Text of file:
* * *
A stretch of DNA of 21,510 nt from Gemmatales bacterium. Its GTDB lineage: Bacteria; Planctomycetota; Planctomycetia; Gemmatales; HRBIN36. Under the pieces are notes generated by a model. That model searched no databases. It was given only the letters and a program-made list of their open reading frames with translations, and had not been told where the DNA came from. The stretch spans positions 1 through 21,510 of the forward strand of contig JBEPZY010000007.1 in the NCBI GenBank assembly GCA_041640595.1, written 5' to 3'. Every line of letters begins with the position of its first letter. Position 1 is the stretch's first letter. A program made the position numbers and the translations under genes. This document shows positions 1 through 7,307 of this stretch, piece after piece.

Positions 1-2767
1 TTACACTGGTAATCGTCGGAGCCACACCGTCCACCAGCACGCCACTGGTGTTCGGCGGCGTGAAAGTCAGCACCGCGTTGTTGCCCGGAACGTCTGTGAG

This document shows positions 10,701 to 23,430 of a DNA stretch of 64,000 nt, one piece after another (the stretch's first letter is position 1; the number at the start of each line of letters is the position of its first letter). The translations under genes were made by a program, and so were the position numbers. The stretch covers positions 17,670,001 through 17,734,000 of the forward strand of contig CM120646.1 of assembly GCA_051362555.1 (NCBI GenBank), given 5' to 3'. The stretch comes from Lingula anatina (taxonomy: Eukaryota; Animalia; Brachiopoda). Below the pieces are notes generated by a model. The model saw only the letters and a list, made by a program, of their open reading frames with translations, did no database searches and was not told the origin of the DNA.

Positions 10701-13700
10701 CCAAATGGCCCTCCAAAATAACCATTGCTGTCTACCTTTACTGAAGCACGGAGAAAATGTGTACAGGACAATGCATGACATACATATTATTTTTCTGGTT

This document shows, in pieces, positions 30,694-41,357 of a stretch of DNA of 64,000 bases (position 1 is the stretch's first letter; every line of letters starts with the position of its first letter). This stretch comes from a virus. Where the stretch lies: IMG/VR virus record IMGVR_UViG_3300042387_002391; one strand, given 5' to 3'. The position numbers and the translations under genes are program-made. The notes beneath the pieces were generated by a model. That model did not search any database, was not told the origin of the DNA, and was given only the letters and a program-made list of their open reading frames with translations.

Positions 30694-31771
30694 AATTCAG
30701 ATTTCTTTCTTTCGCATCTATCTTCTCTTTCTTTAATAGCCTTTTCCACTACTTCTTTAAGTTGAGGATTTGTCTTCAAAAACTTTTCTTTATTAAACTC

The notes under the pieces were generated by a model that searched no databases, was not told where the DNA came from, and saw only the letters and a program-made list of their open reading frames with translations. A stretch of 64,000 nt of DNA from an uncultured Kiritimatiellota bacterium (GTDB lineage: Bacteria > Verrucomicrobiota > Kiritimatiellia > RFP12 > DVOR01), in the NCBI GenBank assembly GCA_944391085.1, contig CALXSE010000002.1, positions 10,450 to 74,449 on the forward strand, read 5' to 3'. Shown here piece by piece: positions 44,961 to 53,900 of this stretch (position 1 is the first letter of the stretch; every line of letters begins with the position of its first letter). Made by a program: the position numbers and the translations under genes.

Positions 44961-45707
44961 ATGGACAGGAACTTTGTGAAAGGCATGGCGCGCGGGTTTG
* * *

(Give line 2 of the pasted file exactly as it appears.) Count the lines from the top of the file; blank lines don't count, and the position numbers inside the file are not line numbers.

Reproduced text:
Positions 1-2767